Monday, June 4, 2012

Tonga's 150 years of freedom

As we remember Emancipation Day with a public holiday, today 4 June 2013, we marvel the foresight of Tonga's King Siaosi Tupou I who initiated the Emancipation Edict, 150 years ago on 4 June 1862.

Today is a day to be celebrated by Tonga's people and to appreciate that great step forward in the quality of our lives. But it is also a day to reflect that in losing their connections with the precious land that was given to them by Tupou I, too many Tongans have lost the prosperity that they once held in their own strong and capable hands, as producers on that land.

So where has that freedom of 150 years ago left Tongans today?

The land is underdeveloped and the findings of last weeks' Royal Land Commission show that after the model for land distribution was set that the mapping and the actual settings of boundaries for distribution has not been completed.

The intent of the Emancipation of the Tongan people is clear.

In the time of Tupou I, the 1860 Code of Law was a response by the king to an urgent need to secure Tongan lands, and to structure an economic system for Tonga so that Tongans could develop and earn cash from the fruits of their labour.

The historian Noel Rutherford, editor of The Friendly Islands: A History of Tonga, stated that the edict was one of the most revolutionary clauses in the law. It reads:

"All chiefs and people are set … at liberty from serfdom and all vassalage … and it shall not be lawful for any chief or person to seize or take by force or beg authoritatively in Tonga fashion anything from anyone. Everyone has the entire control over everything that is his."

The Emancipation Edict abolished the obligations of those lower in the Tongan kinship ranking system to provide food and labour freely to those higher in the system. So instead of people relying on the kinship system for their daily livelihood, high-ranking Tongans, including the King and his government, would have to pay cash to get things done. It was an attempt to replace kinship with cash as the basis of the Tongan social system.

To make such a system work, government introduced the poll tax, and Tongans over sixteen years of age were to pay a tax of twelve shillings per annum, providing the king with a revenue to pay the salaries of officials, and pensions to chiefs to compensate them for the loss of the compulsory service of their people.

A land reform was also introduced and each chief was to make available to every adult male in his clan a piece of farming land over which the tenant, in return for a rent payment of two shillings per annum, would enjoy complete security of tenure. Sale of land to foreigners was forbidden.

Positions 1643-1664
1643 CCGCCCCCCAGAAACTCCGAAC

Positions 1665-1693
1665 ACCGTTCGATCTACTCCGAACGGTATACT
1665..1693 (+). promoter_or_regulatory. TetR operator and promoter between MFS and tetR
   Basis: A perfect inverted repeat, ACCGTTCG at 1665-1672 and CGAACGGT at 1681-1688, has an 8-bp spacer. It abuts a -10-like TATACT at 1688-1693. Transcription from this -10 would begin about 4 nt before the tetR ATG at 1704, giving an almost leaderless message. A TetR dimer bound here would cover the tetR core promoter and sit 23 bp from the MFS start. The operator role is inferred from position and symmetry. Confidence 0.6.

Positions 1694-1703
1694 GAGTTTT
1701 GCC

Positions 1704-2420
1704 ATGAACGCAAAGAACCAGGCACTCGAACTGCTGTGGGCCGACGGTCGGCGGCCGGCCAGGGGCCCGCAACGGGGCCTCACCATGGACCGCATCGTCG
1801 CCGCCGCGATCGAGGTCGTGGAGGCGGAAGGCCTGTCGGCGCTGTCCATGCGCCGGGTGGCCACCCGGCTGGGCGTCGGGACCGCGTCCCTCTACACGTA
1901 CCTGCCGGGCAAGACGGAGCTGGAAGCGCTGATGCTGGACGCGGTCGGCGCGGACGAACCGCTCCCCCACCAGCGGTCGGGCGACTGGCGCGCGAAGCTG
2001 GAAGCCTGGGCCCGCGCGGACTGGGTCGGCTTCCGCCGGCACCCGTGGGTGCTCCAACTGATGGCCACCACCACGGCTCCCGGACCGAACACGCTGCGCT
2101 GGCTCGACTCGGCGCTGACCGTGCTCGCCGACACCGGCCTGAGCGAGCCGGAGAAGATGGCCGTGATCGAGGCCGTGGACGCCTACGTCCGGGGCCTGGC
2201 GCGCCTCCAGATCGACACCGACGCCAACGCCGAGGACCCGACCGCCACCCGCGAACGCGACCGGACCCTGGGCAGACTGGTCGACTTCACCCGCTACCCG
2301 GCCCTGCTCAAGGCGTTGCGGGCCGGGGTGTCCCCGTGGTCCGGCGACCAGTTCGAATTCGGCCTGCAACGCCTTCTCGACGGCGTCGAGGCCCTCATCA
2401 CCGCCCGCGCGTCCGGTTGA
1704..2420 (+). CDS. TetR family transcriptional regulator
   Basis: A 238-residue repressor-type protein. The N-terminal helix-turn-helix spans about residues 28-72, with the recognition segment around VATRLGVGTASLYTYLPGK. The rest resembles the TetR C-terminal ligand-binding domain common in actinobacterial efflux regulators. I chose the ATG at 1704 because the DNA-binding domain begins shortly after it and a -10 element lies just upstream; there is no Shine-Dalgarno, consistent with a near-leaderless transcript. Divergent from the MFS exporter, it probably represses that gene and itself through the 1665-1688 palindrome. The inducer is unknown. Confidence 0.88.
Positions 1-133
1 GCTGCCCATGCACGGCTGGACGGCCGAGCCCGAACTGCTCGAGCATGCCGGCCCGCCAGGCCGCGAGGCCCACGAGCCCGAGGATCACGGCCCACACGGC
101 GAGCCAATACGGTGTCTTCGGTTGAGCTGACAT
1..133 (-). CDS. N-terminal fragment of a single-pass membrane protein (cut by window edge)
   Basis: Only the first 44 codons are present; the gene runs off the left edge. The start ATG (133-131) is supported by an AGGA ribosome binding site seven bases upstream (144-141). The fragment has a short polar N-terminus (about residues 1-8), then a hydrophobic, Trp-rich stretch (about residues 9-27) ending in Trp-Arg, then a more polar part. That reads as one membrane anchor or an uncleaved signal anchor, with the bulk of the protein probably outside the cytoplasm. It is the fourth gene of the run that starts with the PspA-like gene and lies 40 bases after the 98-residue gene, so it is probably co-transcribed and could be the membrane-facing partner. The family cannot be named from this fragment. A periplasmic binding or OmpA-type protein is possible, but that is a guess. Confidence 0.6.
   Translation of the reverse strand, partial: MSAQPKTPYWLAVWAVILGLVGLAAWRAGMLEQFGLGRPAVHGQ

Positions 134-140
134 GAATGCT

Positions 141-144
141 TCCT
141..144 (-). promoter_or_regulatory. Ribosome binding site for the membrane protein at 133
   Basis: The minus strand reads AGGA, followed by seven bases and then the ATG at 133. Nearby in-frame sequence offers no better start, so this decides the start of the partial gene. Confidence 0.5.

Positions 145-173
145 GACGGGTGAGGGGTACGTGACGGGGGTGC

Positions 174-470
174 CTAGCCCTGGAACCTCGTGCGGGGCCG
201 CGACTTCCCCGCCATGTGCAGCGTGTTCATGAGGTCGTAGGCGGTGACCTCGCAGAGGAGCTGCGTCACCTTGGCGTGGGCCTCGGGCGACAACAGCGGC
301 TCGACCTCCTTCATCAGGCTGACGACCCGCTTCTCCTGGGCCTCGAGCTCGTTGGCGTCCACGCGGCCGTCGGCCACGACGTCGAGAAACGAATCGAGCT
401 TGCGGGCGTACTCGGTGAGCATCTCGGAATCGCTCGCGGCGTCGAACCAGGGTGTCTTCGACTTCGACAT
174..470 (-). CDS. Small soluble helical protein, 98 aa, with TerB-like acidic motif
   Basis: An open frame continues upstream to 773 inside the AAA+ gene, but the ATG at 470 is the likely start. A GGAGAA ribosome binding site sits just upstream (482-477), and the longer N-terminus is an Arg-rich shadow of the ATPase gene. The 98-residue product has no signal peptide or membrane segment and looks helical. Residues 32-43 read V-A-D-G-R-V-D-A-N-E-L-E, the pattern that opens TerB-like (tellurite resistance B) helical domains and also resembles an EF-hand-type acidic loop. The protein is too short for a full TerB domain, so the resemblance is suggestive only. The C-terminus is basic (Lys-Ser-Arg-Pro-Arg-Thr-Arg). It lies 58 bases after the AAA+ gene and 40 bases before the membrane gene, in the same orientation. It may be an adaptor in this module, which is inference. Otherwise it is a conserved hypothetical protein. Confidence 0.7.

The reforms were considered to be revolutionary. The independent authority of the chiefs began to break down and instead of them remaining independent war-lords, they became pensioners of the king and no threat to peace of an orderly government.

More interesting at this point of time was the formation of the base of the Tongan economy.

The combination of the need for cash to pay taxes, guaranteed tenure of farms and relief from the extortions of traditional obligation, gave a new impetus to Tongan agriculture. Tongans began to plant coconut groves on a scale unknown before that, and within a decade Tonga became one of the major Pacific producers of copra.

Prosperity in turn led to a rapid development in public works and church building and to an influx of foreign traders to take advantage of the new opportunities.

Rutherford points out that the 1862 reforms set the pattern and general direction of subsequent social, economic and political developments in Tonga during the reign of King George Tupou I, and for much of its subsequent history.

On the one hand, the processes of modernization were set firmly in motion, but on the other hand the land remained firmly under Tongans control, and was shared out among Tongans in a more equitable manner than probably anywhere else in the world at the time.

The onus to develop the land and the economy remain squarely in the hands of Tongans.

The irony of what happened 150 years ago, was that only three days ago, on 1 June 2012, the Royal Land Commission of Tupou V, presented its three volumes report. It contained 120 recommendations toward providing more effective and efficient land practices.

It stated an urgent need for Tonga's Ministry of Land to confirm estate boundaries, identify all registered allotments and update its land registry, and other things.

This morning the Tonga Defence Services raised the flag at the Nuku'alofa waterfront and played the national anthem, and they will do the same tonight to lower the flag.

Taking into consideration the significance of a day that the Tongans call "'Aho Tau'ataina" Freedom Day, there is no enthusiasm evident on this quiet public holiday, which upon reflection is an extraordinary day.

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